Valve has been clear it wants to build a Steam Deck 2 — and equally clear that a faster handheld wouldn’t arrive soon. Now, Valve’s Pierre-Loup Griffais tells The Verge and CNBC that it could be late 2025 or beyond before it raises that bar — because it wants to see a leap in performance without a significant hit to battery life.
“I don’t anticipate such a leap to be possible in the next couple of years,” he told me via email.
Here’s the whole quote:
It’s important to us that the Deck offers a fixed performance target for developers, and that the message to customers is simple, where every Deck can play the same games. As such, changing the performance level is not something we are taking lightly, and we only want to do so when there is a significant enough increase to be had. We also don’t want more performance to come at a significant cost to power efficiency and battery life. I don’t anticipate such a leap to be possible in the next couple of years, but we’re still closely monitoring innovations in architectures and fabrication processes to see where things are going there.
Earlier today, he spoke to CNBC on the same topic, saying “We’re looking at this performance target that we have as a stable target for a couple years.” Since the Steam Deck was released in February 2022, I assumed he was probably talking about 2024.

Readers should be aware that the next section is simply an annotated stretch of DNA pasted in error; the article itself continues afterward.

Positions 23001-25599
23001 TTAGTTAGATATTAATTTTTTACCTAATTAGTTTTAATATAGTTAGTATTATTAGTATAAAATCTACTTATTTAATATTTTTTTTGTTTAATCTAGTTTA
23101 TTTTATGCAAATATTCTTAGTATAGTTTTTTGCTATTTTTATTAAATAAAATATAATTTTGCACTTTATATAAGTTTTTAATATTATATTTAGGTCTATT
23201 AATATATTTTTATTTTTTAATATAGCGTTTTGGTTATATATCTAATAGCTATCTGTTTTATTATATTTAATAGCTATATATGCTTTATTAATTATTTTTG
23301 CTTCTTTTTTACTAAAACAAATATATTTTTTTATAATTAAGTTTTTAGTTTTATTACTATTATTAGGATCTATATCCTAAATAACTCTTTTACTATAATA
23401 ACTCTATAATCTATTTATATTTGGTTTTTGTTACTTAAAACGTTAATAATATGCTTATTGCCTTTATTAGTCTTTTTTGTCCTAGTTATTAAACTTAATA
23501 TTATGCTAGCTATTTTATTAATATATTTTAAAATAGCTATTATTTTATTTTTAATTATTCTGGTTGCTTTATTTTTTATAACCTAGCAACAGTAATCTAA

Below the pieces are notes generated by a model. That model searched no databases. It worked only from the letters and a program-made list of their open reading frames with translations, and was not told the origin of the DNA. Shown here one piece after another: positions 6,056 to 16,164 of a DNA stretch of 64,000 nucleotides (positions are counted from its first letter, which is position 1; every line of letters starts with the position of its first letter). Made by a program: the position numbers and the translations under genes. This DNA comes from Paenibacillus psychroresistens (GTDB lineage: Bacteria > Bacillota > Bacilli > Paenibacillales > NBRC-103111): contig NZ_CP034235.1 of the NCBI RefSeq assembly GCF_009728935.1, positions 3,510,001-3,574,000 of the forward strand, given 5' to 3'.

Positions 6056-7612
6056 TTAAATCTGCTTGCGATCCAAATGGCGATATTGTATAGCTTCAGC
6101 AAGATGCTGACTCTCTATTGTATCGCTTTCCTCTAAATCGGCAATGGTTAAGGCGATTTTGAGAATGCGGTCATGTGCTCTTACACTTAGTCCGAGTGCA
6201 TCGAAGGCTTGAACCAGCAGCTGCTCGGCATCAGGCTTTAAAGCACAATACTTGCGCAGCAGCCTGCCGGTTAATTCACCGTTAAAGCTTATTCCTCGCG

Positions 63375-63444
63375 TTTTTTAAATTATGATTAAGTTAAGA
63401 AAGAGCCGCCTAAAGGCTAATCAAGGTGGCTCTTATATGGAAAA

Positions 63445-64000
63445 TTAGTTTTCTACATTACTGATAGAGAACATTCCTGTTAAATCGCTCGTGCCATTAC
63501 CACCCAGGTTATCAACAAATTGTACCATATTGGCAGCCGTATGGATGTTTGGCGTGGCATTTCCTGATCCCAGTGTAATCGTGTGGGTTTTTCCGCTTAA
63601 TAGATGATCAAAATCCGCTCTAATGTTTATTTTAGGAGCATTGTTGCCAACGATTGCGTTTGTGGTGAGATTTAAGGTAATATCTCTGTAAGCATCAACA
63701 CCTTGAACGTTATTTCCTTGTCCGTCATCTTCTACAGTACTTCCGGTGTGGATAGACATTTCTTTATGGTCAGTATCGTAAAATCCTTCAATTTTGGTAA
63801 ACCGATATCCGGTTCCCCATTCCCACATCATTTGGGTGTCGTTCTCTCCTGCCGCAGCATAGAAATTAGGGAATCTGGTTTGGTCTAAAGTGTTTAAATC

But “the next couple of years” is a longer timeframe than I thought — and while the Steam Deck can still technically play the latest PC games, it’s getting harder with the latest wave of demanding / poorly optimized games like The Last of Us Part I, Redfall and Starfield.
(I can confirm Starfield is now playable on Deck, in a “I’m willing to tolerate terrible graphics to advance this quest” way, as of the Steam Deck OS 3.5 Preview. Griffais credits “a targeted optimization effort in the Mesa radv Vulkan driver by our graphics driver team” to support unusual features like ExecuteIndirect, explaining that Valve learned how to optimize a similar GPU-driven rendering pipeline when it added support for Halo Infinite.)
All that said, Valve might totally still have a Steam Deck refresh in the works that doesn’t change the performance floor. There’s a rich history of console manufacturers releasing smaller, lighter, and more power efficient versions of the same hardware, and Nintendo has refreshed the Switch twice: once to improve the battery and once to improve the screen.
Screen and battery are the top pain points both Griffais and fellow designer Lawrence Yang want to address in a Steam Deck sequel, too, they told me in late 2022.
And a new screen could unlock more perceived performance even if there’s no new chip to enhance the framerate. The Asus ROG Ally showed us that — playing Starfield on the Ally and an Ayaneo Geek 1S, which both basically house the same chip as each other, the game feels smoother on Asus largely because its variable refresh rate screen smooths out the dips. Valve could also raise the ceiling rather than the floor, if it had a plugged-in turbo mode like both those handhelds.
Perhaps Valve just gets AMD to shrink and optimize the same chip to use less juice? Perhaps it finds a better screen? Perhaps just a larger battery? Or perhaps it just waits, and Valve’s mystery Galileo / Sephiroth turns out to be the long-awaited SteamVR standalone headset.